Word is that lawyers for some leading international firms were in shock following a US court's ruling last week reversing a decision of a lower court which had dismissed the claims brought by 32 700 apartheid victims.
The lawyers, employed by the group of companies, which includes BP, ExxonMobil, Citigroup, Deutsche Bank, UBS, IBM and General Motors, apparently advised that the case did not stand a chance, notes a Business Day editorial.
It's worrying for the companies because of the $400bn that is involved. It is also a shock for the SA's Government and the US State Department, which both oppose the action. The plaintiffs include the Khulumani Support Group which brought the case under the Alien Tort Claims Act (Atca).
The court of first instance found aiding and abetting violations of customary international law cannot provide a basis for Atca jurisdiction. The three-judge Appeal Court found two to one that the trial court had applied the law incorrectly, and in fact there was a basis for the case to go forward. Consequently, the case goes back to the trial court to be heard on its merits rather than on jurisdictional grounds.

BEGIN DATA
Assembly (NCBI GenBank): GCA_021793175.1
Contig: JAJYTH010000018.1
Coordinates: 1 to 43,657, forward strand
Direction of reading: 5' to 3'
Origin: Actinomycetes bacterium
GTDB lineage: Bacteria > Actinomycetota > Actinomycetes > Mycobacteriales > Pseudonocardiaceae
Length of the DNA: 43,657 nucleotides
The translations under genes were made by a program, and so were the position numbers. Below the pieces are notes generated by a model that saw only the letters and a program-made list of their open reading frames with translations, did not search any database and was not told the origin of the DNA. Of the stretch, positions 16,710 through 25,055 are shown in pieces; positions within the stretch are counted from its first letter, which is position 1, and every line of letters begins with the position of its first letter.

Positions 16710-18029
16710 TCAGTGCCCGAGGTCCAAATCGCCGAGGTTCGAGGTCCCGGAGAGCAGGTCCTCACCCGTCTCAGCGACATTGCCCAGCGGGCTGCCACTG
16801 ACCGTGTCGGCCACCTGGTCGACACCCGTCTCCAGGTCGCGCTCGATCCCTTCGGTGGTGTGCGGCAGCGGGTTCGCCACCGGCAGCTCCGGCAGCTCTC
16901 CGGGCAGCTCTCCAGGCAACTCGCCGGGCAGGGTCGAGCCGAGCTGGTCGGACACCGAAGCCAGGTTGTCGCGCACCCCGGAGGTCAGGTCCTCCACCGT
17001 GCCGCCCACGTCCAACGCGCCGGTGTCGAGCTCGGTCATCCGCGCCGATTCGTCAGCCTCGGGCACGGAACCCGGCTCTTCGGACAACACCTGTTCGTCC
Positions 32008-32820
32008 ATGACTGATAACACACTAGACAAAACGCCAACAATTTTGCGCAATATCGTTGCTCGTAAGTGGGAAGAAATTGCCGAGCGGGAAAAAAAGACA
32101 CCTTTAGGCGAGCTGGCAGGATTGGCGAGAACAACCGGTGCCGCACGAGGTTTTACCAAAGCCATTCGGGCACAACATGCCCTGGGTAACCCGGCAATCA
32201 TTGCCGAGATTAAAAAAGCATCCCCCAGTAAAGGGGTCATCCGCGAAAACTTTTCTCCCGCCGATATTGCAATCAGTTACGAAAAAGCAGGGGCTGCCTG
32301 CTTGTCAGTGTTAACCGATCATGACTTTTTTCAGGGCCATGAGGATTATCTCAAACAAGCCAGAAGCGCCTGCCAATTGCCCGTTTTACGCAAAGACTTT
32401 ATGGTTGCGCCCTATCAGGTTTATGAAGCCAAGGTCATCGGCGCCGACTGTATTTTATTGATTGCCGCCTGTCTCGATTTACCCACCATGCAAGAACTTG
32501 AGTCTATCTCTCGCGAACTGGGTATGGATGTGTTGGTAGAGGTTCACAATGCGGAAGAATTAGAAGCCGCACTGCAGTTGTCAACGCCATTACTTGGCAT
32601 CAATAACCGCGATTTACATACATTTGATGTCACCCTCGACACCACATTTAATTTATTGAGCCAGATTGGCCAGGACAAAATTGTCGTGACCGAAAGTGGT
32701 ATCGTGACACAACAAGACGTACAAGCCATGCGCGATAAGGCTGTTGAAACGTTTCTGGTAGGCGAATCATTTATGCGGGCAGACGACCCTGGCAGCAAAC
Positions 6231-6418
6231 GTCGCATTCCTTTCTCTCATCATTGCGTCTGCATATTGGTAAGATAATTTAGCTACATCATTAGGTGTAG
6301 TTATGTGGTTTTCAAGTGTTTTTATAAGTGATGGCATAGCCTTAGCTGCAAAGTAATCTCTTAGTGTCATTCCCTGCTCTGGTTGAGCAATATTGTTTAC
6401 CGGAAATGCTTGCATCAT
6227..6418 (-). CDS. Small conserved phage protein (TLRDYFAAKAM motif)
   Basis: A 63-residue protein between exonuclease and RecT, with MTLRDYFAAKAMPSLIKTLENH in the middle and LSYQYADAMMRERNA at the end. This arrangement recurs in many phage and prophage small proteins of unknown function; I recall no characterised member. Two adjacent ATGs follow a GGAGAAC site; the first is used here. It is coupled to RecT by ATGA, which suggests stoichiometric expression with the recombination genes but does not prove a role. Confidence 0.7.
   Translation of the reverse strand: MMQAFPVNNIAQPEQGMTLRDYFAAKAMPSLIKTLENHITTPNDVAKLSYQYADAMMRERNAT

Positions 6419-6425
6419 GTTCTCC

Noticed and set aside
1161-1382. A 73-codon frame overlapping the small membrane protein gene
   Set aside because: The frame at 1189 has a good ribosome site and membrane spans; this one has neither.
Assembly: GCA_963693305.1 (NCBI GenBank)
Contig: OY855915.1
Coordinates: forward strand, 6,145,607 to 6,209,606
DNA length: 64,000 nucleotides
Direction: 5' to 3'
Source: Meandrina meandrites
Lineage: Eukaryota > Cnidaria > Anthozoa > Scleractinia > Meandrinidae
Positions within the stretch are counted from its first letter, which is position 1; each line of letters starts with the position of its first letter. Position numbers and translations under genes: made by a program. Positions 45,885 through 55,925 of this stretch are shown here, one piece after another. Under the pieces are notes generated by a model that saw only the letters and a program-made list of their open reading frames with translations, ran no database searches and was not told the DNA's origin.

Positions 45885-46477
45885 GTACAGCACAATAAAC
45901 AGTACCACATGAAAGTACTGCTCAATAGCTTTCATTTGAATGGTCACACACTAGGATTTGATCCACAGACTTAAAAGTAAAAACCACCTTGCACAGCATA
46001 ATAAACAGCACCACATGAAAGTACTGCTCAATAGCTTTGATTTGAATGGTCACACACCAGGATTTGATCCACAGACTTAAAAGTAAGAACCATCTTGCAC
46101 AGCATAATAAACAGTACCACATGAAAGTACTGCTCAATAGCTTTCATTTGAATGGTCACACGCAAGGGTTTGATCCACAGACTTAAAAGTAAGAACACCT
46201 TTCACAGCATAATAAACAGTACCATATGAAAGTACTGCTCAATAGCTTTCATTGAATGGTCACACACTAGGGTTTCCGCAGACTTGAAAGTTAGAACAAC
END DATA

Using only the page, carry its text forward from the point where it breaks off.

This is a big step forward for the plaintiffs, one of whose lawyers, Michael Hausfeld, described the ruling as "a breakthrough and watershed in terms of international human rights". But the crucial thing is that they still have to prove there was a causal link between selling goods and services to the apartheid government and the suffering of the plaintiffs.